Why the U.S. Needs a NASA for Behavioral Health
- VOLUME XX, ISSUE 56
- Executive Insights
Behavioral healthcare delivery in the U.S. faces significant challenges, including clinician shortages, increasing demand and a lack of integrated, evidence-based, outcomes-driven treatment models.
For instance, some 20% of American adults will experience mental illness, yet roughly half of Americans with a mental illness do not receive treatment.
What’s more, the U.S. has approximately 25,000 practicing psychiatrists, but there are an estimated 40 million Americans who require psychiatric care each year.
Faced with great challenges and such an acute mental health crisis, we need a national, federally led innovation effort that leverages requisite funding and involvement from both states and private constituencies as necessary.
Anthony Bourdain. Mariah Carey. Kevin Love. Kate Spade. These are just some of the high-profile people who have opened up about — and in some cases, succumbed to — their struggles with mental illness. Their experiences have helped make clear that mental illness does not discriminate, is chronic and, if not adequately treated, can have deadly consequences.
But while such well-publicized struggles are helping erode the stigma around mental illness, the behavioral healthcare delivery system designed to treat it remains broken. Fixing that system requires shoring up the infrastructure and clinician capacity needed to service both existing and future demand. It moreover requires developing and scaling integrated, evidence-based care mechanisms that are supported by data aggregation, outcome tracking and reimbursement-enabling innovations from both the public and private sectors.
And all of it must be supported and facilitated on a national level — like NASA, but for behavioral health.
Some 20% of American adults will experience mental illness, according to the National Institute for Mental Health, and 3% to 4% will suffer from a serious mental illness. And yet the organization estimates that roughly half of Americans with a mental illness do not receive treatment. That’s due, in large part, to an infrastructure shortage.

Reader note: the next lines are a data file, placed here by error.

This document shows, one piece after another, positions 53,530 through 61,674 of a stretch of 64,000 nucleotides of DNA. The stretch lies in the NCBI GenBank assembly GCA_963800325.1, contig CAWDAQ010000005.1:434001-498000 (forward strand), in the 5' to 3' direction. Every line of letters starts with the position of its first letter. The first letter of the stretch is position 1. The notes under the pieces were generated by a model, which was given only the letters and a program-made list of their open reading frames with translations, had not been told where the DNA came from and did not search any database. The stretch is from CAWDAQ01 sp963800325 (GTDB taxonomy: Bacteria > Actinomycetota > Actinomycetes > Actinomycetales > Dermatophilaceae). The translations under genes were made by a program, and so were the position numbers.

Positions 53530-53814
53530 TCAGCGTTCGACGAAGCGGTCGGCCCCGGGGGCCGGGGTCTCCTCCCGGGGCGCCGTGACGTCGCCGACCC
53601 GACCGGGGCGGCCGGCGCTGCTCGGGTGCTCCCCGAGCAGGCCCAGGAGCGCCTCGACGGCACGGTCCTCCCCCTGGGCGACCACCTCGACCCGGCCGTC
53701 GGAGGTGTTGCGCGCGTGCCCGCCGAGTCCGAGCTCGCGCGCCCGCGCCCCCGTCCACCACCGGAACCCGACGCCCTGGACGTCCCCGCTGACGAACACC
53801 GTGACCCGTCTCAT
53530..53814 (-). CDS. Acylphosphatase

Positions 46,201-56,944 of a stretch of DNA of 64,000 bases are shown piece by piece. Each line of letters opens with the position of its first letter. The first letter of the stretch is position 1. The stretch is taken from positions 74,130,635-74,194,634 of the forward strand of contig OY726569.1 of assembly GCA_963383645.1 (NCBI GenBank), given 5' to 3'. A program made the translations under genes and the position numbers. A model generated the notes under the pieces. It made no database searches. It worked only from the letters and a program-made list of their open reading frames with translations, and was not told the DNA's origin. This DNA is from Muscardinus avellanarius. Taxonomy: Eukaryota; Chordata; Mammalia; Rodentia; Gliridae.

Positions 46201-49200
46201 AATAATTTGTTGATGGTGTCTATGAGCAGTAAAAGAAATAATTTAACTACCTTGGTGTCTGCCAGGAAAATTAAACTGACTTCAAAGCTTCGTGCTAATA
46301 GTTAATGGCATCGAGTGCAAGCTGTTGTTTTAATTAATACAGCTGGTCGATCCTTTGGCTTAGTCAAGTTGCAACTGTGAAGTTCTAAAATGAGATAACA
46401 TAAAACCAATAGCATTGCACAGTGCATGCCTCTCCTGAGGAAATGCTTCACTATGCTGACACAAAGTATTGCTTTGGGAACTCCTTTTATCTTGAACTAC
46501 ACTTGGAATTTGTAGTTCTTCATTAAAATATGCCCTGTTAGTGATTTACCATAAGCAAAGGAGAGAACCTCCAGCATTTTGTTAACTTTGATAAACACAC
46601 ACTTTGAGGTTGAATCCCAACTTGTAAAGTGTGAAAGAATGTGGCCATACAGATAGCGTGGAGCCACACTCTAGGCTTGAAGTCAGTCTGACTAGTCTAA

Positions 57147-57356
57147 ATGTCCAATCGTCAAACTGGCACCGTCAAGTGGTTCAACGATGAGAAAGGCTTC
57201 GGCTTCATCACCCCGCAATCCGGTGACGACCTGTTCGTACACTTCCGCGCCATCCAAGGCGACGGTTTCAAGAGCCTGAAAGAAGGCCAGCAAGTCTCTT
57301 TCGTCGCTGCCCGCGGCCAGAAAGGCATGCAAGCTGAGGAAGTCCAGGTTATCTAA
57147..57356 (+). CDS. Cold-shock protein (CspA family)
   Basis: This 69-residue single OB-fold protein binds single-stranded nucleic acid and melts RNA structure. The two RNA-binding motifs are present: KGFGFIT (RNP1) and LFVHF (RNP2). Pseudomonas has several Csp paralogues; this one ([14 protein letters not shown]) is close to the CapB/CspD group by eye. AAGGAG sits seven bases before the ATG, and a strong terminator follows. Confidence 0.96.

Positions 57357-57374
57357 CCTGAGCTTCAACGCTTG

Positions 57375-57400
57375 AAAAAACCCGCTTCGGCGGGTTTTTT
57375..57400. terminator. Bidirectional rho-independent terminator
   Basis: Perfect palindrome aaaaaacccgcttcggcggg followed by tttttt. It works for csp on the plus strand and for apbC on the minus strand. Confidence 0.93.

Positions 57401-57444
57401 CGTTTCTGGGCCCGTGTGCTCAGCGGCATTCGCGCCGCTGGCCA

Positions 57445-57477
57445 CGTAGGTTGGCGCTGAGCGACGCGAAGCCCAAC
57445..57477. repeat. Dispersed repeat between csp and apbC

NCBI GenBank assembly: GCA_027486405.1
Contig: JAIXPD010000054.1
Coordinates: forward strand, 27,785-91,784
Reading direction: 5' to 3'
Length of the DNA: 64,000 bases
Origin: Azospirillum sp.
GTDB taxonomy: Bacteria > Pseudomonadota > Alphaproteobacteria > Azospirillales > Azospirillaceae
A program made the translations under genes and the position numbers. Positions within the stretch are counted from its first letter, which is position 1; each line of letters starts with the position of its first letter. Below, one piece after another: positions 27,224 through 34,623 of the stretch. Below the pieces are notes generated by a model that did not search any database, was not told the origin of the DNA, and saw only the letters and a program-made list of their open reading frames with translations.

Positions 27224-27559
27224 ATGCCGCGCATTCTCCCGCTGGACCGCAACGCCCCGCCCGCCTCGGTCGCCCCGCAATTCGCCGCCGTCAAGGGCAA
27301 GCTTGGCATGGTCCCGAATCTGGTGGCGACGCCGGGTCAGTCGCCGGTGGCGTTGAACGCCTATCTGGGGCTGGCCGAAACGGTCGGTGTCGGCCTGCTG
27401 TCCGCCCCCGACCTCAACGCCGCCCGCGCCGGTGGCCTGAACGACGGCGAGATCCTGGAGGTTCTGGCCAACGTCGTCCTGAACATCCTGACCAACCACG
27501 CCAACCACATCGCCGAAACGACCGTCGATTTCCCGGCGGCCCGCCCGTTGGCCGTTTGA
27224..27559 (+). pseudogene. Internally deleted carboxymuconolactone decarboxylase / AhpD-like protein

In 1963, the Kennedy administration passed the Community Mental Health Act, which authorized funding to replace state-run inpatient facilities with local ones. By 2016, bed capacity at state-run psychiatric hospitals had fallen more than 96% from its all-time high in 1955, according to the national mental illness-focused nonprofit Treatment Advocacy Center, and most states continue to reduce the number of beds they provide. In the meantime, roughly half of the community mental health centers originally slated to replace the reduced bed capacity were never built.
Some 20% of American adults will experience mental illness, according to the National Institute for Mental Health, and 3% to 4% will suffer from a serious mental illness.
Meanwhile, the dearth of infrastructure is further compounded by a lack of necessary clinicians.
According to the Department of Labor, the U.S. has approximately 25,000 practicing psychiatrists. But there are an estimated 40 million Americans who require psychiatric care each year, according to the Substance Abuse and Mental Health Services Administration (SAMHSA). The massive discrepancy helps explain why, in 2017, psychiatry was the second-most requested medical specialty at physician recruiting firm Merritt Hawkins.
The clinician shortage isn’t just limited to psychiatrists; it includes psychologists, social workers, psychiatric nurses and behavioral health counselors as well. Likely contributing to the shortage is the field’s low rate of pay; as the American Hospital Association notes, out of 30 medical specialties, the median compensation for psychiatrists is third from last. The shortage of behavioral health clinicians isn’t likely to be remedied without a recalibration of economic incentives.